WHOMADEWHO are three enigmatic Danes whose musical output exists somewhere between dancey experimental electro-indie rock and pop. Before the release of their fifth studio album, Dreams, Nothing But Hope And Passion sat down with band members Tomas Høffding and Tomas Barfod to discuss the past ten years of the band’s evolution. This took place just before they were set to preview their new songs in a “half-acoustic” live show at a small Berlin venue packed with enthusiastic fans.
You guys have been together for awhile now.
Tomas Høffding: It has been 10 years since we first got together to make music – maybe more than 10 years? We should have our Jubilee soon –
You formed in Copenhagen?
TH: Yes, but we are from the countryside.
You’ve been quite prolific, in terms of output.
Tomas Barfod: Well, one album every second year isn’t that crazy.
TH: Well, then there is the solo stuff.
TB: I’m not saying that we are lazy or slow or anything, but what we do as a band is not that aggressive.
I encountered something on your website you’d mentioned that is pretty unusual – the ‘double or die’ motto? Either you double your fan base with each album or you quit? That’s an interesting sort of goal for a band.
TB: Well, the band started very sideways. We met Monday evenings and produced the album. We drank coffee – it was super – and we just made this for the sake of getting out and playing.
TH: The music comes from rock and songwriting, and, honestly, I’m always embarrassed to tell the story – but I knew nothing about electronica, I was into rock and songwriting and I was like: ‘Electronica?!?’ I thought it was so stupid – I thought it was just this guy standing with the DJ. Then we met one night and we recorded this cover version of Satisfaction and Tomas sent me the files but he accidentally sent me the original of Satisfaction and I didn’t actually know the track so I thought: Hey, that’s pretty cool, like – we made it fast! And that’s how much I knew about electronica. It was so much fun, though – for three years we never rehearsed and we’d always just get drunk and dress really strangely and when we farted everyone was like “Woo-hoo! Fantastic!” – but after a few years, well, you know how it is cool if you do stuff when you are a small child but then you are a teenager and your feet start to smell then you need to pull yourself together.
TB: And we stopped farting.
TH: At some points we farted and it didn’t work. Have you seen the movie Anvil [full title: Anvil: the Story of Anvil, a documentary about a Canadian heavy metal band]? About this band that fucks up? We just got this nightmare vision of us going down down …down-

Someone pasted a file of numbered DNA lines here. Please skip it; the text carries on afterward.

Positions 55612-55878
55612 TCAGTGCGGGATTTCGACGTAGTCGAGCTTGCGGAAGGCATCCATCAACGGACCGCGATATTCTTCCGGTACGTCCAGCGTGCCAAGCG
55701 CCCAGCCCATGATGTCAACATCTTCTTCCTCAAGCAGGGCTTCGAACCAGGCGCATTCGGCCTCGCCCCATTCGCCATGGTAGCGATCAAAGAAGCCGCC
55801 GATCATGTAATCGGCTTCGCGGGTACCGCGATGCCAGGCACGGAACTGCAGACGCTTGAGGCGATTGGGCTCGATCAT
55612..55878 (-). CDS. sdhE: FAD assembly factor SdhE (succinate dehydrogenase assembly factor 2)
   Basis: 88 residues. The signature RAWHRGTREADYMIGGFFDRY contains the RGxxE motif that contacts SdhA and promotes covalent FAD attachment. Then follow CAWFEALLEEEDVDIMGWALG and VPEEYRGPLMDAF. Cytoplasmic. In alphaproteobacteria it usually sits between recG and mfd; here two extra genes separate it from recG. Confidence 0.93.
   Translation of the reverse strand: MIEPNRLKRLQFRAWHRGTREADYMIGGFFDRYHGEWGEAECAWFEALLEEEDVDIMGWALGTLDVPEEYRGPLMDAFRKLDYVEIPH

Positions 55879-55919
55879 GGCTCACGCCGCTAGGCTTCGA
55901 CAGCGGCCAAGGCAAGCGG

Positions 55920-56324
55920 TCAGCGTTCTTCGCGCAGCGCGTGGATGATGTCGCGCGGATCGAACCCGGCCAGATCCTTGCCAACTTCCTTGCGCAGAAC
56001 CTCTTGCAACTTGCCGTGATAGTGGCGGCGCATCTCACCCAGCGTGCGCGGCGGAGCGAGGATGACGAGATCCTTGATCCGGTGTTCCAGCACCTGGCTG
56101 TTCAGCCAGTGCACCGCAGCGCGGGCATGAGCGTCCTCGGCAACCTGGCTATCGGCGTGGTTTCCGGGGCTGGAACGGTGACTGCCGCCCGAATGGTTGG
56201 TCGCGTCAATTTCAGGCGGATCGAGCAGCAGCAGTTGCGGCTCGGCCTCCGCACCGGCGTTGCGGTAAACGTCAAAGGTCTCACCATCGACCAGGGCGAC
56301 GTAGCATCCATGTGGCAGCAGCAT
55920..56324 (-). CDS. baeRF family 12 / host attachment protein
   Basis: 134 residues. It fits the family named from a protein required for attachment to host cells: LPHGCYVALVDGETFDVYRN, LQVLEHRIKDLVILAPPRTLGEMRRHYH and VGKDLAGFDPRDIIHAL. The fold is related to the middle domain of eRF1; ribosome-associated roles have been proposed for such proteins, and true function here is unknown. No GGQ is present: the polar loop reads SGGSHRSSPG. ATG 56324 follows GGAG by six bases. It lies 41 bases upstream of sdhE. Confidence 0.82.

TB: They’re actually a good band – there’s nothing wrong with them except they made the wrong choices and they ended up sucking. They had bad jobs and horrible gigs and I was just like: That’s what happens with many bands. They go down slowly and nobody notices it because they like playing and they like attention and slowly less and less people show up for the concerts and I was just like: guys! Let’s go double or die. I think also being a hyped band in the beginning – like GWAR – it’s very easy to get hyped in the beginning and end up with cool gigs: when you start like that, you run the risk of losing perspective on what it is to be a band or to fight for it [recognition] because it was so easy. We made a demo, got a deal, and the best gigs you could dream of for a band like us.
TH: And we actually just shit on the gigs.
TB: Yea, but at some point it wasn’t fun anymore. For the audience or for us. We still had our fan base – they kept on, and the journalists liked us but it was unclear where we would end up.
WHOMADEWHO: The funny thing is, about four years ago we told ourselves everything was going to double or we would quit. We were quite serious about it.
So it seems like you imposed some restraints?
TH: The funny thing is, about four years ago we told ourselves everything was going to double or we would quit. We were quite serious about it. It doubled and that gave us a new perspective, not just an “Uh, whatever’ – we are kind of more serious but we also realized that we couldn’t make double or die for many years.
Before – exponentially – I guess eventually everyone would inevitably have to be in your audience?
TB: We succeeded in integrating it as a part of our thing because it got us to be serious. Now we think: if we want to do something, it is possible IF you do it right, and that is how we do music and move forward with our career now. We think about what we do and we set some goals and go for them instead of just ‘Yea, – we’ll do that, go to a strange city and play some fucked up gig – that’s fun!’ We’re more strategic now.